Dec 242017
 
Bills of Rights of each state.
File LAWNB3.ZIP from The Programmer’s Corner in
Category Various Text files
Bills of Rights of each state.
File Name File Size Zip Size Zip Type
AB.COM 27512 11099 deflated
ALABAMA.TXT 13529 4637 deflated
ALASKA.TXT 6630 2484 deflated
ARIZONA.TXT 9874 3543 deflated
ARKANSAS.TXT 11128 4023 deflated
ARTICLES.TXT 28303 8480 deflated
CALIFORN.TXT 6347 2495 deflated
COLORADO.TXT 11312 4093 deflated
CONNECTI.TXT 6221 2411 deflated
CR.COM 2300 1089 deflated
CT.COM 58 58 stored
D-CAUSES.TXT 19289 7524 deflated
DAR-1774.TXT 13036 4657 deflated
DEC-ARMS.TXT 21636 8303 deflated
DEC-INDP.TXT 11779 4557 deflated
DELAWARE.TXT 8489 3221 deflated
DIS.COM 477 332 deflated
ES.COM 1004 714 deflated
FLORIDA.TXT 8520 3180 deflated
GEORGIA.TXT 14608 4953 deflated
HAWAII.TXT 6735 2497 deflated
IDAHO.TXT 9087 3338 deflated
ILLINOIS.TXT 9766 3571 deflated
INDIANA.TXT 8527 3155 deflated
INF.COM 45812 17213 deflated
IOWA.TXT 10032 3691 deflated
KANSAS.TXT 6927 2614 deflated
KENTUCKY.TXT 12191 4281 deflated
LAW.EXE 2721 2469 deflated
LOUISANA.TXT 12134 4188 deflated
MAINE.TXT 10286 3760 deflated
MARYLAND.TXT 17443 5786 deflated
MASSACHU.TXT 18195 6133 deflated
MICHIGAN.TXT 7307 2772 deflated
MINNESOT.TXT 7956 2999 deflated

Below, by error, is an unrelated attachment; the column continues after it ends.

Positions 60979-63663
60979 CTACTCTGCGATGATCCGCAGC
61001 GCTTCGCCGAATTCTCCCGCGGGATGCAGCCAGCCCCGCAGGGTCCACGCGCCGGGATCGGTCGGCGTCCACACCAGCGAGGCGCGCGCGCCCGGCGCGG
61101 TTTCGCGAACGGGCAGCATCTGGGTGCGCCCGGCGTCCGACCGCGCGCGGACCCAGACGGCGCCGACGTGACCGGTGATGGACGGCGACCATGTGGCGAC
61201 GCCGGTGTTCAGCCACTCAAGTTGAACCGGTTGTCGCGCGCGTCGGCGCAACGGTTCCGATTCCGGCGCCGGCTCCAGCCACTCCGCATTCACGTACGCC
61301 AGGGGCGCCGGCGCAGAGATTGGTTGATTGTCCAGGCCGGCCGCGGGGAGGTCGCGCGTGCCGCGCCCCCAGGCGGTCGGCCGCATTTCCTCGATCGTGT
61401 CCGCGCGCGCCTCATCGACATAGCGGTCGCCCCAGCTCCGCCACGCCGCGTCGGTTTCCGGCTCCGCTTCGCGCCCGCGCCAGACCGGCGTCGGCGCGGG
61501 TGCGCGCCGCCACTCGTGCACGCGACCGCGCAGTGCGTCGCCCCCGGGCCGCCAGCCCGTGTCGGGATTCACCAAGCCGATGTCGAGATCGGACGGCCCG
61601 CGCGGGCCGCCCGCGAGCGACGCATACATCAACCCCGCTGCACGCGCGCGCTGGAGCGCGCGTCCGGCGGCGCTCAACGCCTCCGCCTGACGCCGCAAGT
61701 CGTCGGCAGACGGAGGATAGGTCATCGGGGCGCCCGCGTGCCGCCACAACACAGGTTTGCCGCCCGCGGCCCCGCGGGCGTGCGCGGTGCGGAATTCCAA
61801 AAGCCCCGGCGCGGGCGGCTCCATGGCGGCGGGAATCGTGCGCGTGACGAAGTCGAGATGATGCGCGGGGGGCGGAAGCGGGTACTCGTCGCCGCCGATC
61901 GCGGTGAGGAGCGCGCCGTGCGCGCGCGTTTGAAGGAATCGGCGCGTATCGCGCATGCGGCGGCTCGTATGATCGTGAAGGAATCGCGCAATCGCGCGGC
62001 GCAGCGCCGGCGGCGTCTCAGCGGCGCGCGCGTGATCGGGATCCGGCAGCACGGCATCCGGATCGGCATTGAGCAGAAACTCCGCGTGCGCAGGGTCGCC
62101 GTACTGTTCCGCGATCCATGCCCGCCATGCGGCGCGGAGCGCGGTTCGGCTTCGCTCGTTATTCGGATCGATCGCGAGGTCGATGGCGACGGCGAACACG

MISSISSI.TXT 9293 3424 deflated
MISSOURI.TXT 15061 5167 deflated
MONTANA.TXT 12172 4387 deflated
N3.COM 13132 5992 deflated
NBM1.COM 1309 782 deflated
NBM2.COM 1391 769 deflated
NBM3.COM 1429 778 deflated
NBM4.COM 1391 774 deflated
NEBRASKA.TXT 9014 3346 deflated
NEVADA.TXT 8654 3283 deflated
NEWHAMP.TXT 19088 6560 deflated
NEWJERSY.TXT 7564 2872 deflated
NEWMEXIO.TXT 9980 3655 deflated
NEWYORK.TXT 20167 6489 deflated
NO-CAROL.TXT 10792 3829 deflated
NODAKOTA.TXT 9434 3495 deflated
NW-ORDIN.TXT 20360 6390 deflated
OHIO.TXT 9448 3484 deflated
OKLAHOMA.TXT 18141 6076 deflated
OREGON.TXT 13748 4862 deflated
OS.COM 2633 1274 deflated
OS5.COM 1247 822 deflated
PENNSYLV.TXT 10178 3764 deflated
R-ISLAND.TXT 8845 3366 deflated
REP.EXE 15056 8807 deflated
ROF.DAT 2542 1003 deflated
S-CAROL.TXT 7926 2886 deflated
S-DAKOTA.TXT 9677 3530 deflated
START.BAT 6 6 stored
TENNESSE.TXT 10283 3706 deflated
TEXAS.TXT 13395 4701 deflated
US-CONST.TXT 54669 15485 deflated
USBOR.TXT 5037 1925 deflated
UTAH.TXT 9153 3349 deflated
VENDOR.TXT 3197 1367 deflated
VERMONT.TXT 10242 3682 deflated
VI.EXE 37022 19775 deflated
VIEWSET.62 34 26 deflated
VIRGINIA.TXT 11506 4125 deflated
W-VIRGIN.TXT 9785 3631 deflated
WASHGTON.TXT 12267 4288 deflated
WISCONSI.TXT 8762 3295 deflated
WYOMING.TXT 10542 3849 deflated

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Contents of the ALABAMA.TXT file






ALABAMA DECLARATION OF RIGHTS

(Article I of the 1901 Constitution of Alabama)
As amended through 1966

ARTICLE I.

DECLARATION OF RIGHTS

That the great, general, and essential principles of liberty
and free government may be recognized and established, we
declare:

Sec. 1 That all men are equally free and independent; that they are
endowed by their Creator with certain inalienable rights; that
among these are life, liberty and the pursuit of happiness.

Sec. 2 That all political power is inherent in the people, and all free
governments are founded on their authority, and instituted for
their benefit; and that, therefore, they have at all times an
inalienable and indefeasible right to change their form of gov-
ernment in such manner as they may deem expedient.

Sec. 3 That no religion shall be established by law; that no preference